Working Together When You’re Ahead Of The Curve

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Dannielle Blumenthal



In the rush to get more and more credentials we sometimes forget one thing: it’s mostly for the resume.



Because most organizations are not up-to-date with the training their employees have taken.



Across public and private industry there are scores of new-style workers ready to fly around on wings made of collaboration software, mobile apps, virtual work and of course the latest techniques for busting those stovepipes out the wazoo.



But then those same workers walk into the average workplace and can’t believe it’s not like the teacher told them.



A friend of ours told us that the kids in Florida now go to school with their iPads! While we are still learning to connect them to our networks.



Forget the training class: If you read the business journals, you might start to think that every company is like the ones profiled in those magical case studies.



But the reality is that we’re sort of playing catch-up. In a world where some people are very advanced in terms of their technical skills, others in their managerial skills, and the rest in some middle area or not at all.



The task is to move the whole company forward together, not just glorify one or two at a time. But that’s a tough ting to do when you are not necessarily the CEO.



Someone said to me yesterday, “D.C. is full of smart people. It’s like, yes, you’re smart, and I’m smart too. Now what?”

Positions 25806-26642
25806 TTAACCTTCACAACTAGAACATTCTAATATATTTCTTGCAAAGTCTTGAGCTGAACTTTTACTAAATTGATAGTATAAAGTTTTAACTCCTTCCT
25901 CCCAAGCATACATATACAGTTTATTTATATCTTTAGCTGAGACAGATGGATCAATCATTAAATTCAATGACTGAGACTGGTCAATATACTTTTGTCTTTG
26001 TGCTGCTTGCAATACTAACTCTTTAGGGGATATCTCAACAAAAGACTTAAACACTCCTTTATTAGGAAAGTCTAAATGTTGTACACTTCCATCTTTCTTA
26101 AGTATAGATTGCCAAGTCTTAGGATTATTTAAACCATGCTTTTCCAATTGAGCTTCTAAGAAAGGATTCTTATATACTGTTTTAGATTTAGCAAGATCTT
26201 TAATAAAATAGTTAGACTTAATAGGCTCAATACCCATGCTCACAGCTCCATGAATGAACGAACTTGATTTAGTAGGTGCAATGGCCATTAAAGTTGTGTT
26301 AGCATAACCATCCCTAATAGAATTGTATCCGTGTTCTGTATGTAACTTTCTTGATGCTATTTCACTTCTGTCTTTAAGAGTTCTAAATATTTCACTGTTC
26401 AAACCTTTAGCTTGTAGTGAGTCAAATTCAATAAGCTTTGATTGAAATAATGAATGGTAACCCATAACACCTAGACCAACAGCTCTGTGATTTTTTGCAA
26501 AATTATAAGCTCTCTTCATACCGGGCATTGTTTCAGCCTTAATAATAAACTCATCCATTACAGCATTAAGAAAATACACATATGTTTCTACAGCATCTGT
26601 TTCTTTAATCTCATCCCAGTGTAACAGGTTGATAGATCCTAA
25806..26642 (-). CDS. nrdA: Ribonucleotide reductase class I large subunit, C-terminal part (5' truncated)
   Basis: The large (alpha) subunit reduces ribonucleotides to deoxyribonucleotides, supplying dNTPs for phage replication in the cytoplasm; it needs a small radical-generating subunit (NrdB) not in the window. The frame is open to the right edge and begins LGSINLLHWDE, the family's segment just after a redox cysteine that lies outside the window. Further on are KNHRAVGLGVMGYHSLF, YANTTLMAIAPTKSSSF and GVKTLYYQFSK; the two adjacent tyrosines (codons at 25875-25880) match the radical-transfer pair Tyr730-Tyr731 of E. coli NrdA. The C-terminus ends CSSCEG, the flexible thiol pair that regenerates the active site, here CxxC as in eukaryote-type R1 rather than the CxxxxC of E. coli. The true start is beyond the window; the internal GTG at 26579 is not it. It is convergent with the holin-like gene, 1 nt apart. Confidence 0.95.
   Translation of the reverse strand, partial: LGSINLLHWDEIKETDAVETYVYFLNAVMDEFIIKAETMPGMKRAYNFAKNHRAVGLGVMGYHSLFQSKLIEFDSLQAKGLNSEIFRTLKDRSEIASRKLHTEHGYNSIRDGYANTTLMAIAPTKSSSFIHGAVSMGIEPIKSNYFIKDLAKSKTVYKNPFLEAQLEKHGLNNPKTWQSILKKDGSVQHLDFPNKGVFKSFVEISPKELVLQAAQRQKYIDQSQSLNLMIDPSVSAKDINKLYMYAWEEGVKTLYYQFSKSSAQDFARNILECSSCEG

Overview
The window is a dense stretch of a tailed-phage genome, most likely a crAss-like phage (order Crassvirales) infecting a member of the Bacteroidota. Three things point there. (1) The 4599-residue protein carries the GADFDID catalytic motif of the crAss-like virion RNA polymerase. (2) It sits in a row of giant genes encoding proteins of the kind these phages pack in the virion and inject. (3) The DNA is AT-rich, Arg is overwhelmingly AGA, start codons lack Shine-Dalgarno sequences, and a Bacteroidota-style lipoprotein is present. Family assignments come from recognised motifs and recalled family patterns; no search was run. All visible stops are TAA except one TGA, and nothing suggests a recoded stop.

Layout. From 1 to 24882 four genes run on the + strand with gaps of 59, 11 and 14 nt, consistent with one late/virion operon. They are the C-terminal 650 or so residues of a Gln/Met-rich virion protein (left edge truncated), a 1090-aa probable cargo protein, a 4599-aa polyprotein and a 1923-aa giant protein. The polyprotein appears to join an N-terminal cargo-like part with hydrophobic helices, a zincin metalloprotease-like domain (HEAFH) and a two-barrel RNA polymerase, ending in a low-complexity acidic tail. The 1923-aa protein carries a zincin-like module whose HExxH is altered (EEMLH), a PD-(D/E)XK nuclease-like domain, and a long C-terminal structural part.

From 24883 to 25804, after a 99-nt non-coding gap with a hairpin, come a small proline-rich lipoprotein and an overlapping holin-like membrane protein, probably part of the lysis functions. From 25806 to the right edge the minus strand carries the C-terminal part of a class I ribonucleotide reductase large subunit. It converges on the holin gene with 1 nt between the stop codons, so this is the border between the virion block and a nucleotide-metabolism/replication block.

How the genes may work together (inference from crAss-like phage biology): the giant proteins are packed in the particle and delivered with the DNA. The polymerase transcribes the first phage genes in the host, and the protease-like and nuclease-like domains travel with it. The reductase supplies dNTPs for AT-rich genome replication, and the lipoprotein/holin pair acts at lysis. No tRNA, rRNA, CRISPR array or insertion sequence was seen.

Another person said, “There’s a lot of work to do that isn’t necessarily exciting, but someone’s got to do it.”



In the real world, smart only gets you so far. The rest is finding a way to get things done. That’s where the rubber hits the road and where all the training in the world makes no difference.



Like Iyanla Vanzant says, there is no thinking your way forward: “You have to do the work.”


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Peter Sperry

One of the first things you learn in logistics planning is progress is determined by the speed of the slowest component. The same dynamic applies to moving an organization into the future. Leaders need to understand and plan around this limitation.

Followers need to understand that one of the most effective ways to compensate is to prioritize components and leave behind any with a value add insufficient to justify their inability to keep up. Take a good hard look at what you are doing and ask yourself if it is important enough to slow down the entire organization while you catch up. If not, be prepared when it is not included in the next budget request.

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